If two matrices are row equivalent, they may not be similar because all invertible matrices are row equivalent to $I$, yet not all invertible matrices have the same trace, eigenvalues etc.

Is it also true that if two matrices are similar, they may not be row equivalent? My instinct is that there is no reason that 2 similar matrices need to be row equivalent since having the same rank, eigenvalues, determinant etc does not necessarily make them row equivalent.

Any suggestions as to how to find a counter-example?

Thanks for help.


$$\begin{bmatrix} 0 & 1 \\ 1 & 0\end{bmatrix}\begin{bmatrix} 0 & 1 \\ 0 & 0\end{bmatrix}\begin{bmatrix} 0 & 1 \\ 1 & 0\end{bmatrix}=\begin{bmatrix} 0 & 0 \\ 1 & 0\end{bmatrix}$$

$\begin{bmatrix} 0 & 1 \\ 0 & 0\end{bmatrix}$ and $\begin{bmatrix} 0 & 0 \\ 1 & 0\end{bmatrix}$ are not row equivalent though they are similar.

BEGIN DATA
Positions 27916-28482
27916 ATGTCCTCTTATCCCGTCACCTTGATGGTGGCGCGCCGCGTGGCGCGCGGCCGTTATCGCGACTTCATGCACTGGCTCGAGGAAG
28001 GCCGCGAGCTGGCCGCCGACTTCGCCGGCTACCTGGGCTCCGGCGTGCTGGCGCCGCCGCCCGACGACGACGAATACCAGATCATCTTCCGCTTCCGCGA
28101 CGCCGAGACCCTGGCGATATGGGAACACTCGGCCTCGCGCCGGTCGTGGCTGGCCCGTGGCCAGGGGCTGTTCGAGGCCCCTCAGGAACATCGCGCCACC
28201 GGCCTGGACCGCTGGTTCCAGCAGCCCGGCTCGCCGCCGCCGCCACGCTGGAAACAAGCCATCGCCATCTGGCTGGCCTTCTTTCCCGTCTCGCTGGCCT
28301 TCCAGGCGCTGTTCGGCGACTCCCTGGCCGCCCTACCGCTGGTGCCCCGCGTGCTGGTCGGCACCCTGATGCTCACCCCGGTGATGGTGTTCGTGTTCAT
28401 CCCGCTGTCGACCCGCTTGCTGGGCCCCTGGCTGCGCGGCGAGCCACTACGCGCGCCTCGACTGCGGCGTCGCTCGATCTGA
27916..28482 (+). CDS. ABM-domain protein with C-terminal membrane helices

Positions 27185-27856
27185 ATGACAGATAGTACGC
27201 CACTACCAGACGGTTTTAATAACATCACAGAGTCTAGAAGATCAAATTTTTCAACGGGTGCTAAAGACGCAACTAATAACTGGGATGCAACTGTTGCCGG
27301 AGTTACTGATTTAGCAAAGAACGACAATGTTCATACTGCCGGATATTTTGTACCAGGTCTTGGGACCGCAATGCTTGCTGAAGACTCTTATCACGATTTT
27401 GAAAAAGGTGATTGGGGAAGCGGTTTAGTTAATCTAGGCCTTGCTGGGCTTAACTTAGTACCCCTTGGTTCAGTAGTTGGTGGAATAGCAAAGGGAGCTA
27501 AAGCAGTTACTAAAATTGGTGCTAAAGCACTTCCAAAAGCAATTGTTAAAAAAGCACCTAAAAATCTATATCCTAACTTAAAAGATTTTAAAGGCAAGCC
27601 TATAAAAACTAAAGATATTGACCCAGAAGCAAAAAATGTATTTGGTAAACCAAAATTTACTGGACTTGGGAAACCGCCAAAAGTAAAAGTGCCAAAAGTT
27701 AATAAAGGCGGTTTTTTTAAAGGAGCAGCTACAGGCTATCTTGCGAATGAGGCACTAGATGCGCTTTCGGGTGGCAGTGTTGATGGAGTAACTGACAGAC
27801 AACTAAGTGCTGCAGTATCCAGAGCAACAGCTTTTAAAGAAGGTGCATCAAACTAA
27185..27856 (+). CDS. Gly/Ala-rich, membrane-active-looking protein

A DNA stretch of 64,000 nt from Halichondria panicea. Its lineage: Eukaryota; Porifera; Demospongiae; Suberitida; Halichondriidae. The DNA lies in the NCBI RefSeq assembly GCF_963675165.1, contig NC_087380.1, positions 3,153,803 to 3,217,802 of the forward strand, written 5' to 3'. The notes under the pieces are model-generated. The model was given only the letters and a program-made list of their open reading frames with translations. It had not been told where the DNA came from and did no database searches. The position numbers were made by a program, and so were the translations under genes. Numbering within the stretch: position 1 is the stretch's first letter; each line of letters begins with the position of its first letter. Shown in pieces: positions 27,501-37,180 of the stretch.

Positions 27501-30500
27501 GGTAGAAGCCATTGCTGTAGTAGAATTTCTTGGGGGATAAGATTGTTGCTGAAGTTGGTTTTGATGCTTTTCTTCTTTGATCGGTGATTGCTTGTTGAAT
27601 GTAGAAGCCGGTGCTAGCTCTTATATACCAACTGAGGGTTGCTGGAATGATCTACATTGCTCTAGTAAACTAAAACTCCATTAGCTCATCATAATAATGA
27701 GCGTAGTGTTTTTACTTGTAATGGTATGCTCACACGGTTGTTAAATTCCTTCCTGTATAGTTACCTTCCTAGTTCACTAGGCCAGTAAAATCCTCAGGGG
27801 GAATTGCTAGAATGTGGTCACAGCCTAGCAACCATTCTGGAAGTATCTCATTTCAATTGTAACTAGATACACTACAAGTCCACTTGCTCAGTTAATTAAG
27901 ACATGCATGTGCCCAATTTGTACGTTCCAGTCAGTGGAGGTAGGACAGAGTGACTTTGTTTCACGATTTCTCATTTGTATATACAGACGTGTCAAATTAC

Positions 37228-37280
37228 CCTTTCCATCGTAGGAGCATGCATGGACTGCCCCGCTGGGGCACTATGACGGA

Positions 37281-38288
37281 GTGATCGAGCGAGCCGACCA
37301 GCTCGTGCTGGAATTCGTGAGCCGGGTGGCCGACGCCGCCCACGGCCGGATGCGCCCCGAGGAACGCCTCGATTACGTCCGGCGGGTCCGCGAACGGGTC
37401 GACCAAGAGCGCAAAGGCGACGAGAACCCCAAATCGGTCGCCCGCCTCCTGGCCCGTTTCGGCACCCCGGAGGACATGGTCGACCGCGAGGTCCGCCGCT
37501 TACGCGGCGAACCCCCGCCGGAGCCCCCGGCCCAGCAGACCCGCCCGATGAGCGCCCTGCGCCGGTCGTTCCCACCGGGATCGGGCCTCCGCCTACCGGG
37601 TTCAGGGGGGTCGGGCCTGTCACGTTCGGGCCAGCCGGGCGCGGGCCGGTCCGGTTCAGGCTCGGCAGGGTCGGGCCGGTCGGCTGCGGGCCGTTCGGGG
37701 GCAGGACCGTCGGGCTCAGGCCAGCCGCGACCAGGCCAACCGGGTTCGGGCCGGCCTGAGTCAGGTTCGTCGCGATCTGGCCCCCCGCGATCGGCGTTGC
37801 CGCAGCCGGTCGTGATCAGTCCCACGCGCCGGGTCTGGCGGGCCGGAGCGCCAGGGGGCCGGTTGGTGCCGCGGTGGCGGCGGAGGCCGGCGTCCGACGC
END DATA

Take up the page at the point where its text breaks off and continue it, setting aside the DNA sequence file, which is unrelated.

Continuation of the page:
Consider all $n\times n$ diagonal matrices whose diagonal entries are $n$ distinct fixed numbers $d_1,d_2,\ldots, d_n$. (there are $n!$ of them). Assume these numbers to be non-zero. Then it is easy to see that they are all similar to each other. (Use permutation matrices as done in the answer of Siong Thye Goh).

But these matrices are not row equivalent: two row equivalent matrices will lead to systems of linear equations with identical solutions. Let RHS vector be $v=(1,2,\ldots, n)^T$.

The system $DX= v$ and $D'X=v$ will not not have same solution for $D,D'$ diagonal matrices satisfying the conditions above.


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